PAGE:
The novel "g' = 1.74" EPR spectrum of pink and purple uteroferrin.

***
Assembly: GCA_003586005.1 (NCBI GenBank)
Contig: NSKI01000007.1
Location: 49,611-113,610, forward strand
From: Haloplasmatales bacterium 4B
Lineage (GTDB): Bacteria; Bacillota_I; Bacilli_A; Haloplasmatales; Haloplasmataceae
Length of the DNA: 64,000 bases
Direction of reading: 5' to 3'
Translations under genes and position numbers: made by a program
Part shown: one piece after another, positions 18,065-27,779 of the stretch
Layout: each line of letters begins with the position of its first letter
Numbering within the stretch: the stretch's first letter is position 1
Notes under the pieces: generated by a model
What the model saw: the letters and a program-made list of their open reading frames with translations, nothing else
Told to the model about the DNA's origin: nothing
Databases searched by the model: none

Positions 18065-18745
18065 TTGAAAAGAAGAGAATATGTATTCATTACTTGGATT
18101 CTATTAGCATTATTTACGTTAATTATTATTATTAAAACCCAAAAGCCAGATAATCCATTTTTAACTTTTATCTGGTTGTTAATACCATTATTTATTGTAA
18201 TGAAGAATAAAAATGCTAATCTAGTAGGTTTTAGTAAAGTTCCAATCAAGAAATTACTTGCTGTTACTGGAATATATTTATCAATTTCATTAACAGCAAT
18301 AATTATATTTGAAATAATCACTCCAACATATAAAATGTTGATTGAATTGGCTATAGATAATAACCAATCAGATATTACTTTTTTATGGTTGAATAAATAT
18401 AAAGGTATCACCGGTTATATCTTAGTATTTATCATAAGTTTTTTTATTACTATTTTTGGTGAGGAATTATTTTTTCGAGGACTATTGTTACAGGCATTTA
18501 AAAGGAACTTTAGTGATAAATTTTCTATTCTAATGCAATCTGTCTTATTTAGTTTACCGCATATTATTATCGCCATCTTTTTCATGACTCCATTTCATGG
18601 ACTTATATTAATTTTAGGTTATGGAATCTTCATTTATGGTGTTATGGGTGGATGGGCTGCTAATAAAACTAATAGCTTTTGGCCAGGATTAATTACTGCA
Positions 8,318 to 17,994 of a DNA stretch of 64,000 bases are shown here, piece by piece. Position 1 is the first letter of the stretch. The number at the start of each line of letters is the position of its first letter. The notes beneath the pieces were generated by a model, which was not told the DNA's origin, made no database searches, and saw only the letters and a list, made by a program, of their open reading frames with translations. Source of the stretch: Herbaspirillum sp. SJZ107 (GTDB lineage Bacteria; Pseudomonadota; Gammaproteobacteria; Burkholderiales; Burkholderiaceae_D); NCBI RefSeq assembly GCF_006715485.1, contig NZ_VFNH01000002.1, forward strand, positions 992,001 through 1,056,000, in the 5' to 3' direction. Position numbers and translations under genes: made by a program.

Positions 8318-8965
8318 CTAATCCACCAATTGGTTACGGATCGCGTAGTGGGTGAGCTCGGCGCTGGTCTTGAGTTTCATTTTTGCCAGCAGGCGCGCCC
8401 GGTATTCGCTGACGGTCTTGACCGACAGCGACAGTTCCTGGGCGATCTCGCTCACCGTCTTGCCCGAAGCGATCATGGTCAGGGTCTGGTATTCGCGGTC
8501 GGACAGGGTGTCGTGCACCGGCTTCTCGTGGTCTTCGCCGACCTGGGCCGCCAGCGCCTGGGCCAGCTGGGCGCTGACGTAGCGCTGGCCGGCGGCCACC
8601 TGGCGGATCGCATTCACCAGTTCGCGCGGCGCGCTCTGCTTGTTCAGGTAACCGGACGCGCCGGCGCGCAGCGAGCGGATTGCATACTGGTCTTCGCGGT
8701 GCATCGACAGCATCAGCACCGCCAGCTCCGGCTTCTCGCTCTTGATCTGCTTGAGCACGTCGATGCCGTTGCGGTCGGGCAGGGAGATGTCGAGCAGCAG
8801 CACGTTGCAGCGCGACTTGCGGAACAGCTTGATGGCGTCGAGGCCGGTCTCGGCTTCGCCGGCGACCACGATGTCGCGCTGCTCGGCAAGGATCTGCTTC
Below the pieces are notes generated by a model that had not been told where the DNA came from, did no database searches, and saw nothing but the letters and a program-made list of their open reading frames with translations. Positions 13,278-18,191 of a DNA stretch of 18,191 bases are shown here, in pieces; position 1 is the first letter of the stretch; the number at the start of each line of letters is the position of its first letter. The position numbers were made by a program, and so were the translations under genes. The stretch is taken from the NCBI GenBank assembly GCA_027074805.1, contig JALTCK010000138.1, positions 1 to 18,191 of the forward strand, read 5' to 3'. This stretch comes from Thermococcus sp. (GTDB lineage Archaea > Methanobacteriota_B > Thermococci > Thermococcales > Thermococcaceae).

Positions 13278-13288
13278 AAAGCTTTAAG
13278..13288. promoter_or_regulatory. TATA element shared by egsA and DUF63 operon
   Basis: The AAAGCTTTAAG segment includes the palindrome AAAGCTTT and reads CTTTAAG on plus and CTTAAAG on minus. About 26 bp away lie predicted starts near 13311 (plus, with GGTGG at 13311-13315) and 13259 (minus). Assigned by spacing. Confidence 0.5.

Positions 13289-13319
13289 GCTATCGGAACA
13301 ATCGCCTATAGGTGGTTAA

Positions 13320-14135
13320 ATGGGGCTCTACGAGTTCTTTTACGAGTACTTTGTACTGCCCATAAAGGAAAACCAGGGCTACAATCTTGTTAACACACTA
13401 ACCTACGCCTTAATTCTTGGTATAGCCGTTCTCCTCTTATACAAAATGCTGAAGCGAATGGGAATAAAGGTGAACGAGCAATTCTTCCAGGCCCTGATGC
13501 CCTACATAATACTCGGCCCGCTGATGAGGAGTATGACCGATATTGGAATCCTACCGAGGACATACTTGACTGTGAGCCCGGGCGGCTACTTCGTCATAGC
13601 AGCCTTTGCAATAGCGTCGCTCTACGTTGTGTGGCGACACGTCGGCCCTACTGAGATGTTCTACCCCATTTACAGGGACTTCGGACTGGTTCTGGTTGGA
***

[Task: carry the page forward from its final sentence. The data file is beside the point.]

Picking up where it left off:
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Low temperature (T less than or equal to 20 K) EPR measurements have revealed the presence of a heretofore undetected signal in uteroferrin, a purple protein bearing a single iron atom per molecule. All three of its principal g values (1.923, 1.738, and 1.583) lie well below the free electron value of 2.0023. Magnetic susceptibility data from 2-77 K confirm that the novel EPR spectrum arises from a paramagnetic center with a single unpaired electron spin. Quantitative correlation of the EPR, susceptibility, and optical data point to chromophoric iron as the source of the rhombic EPR spectrum. Furthermore, close agreement between the concentration of iron and the integrated intensity of the rhombic EPR signal show that the iron in the paramagnetic center is mononuclear. Reduction of the protein to its pink form leaves the rhombic signal essentially unaltered. The previously reported g' = 4.3 EPR signal accounts for only a small fraction of the total iron in the protein and undoubtedly arises from adventitious iron. Collectively, these results strongly suggest that uteroferrin represents a new class of low spin iron proteins.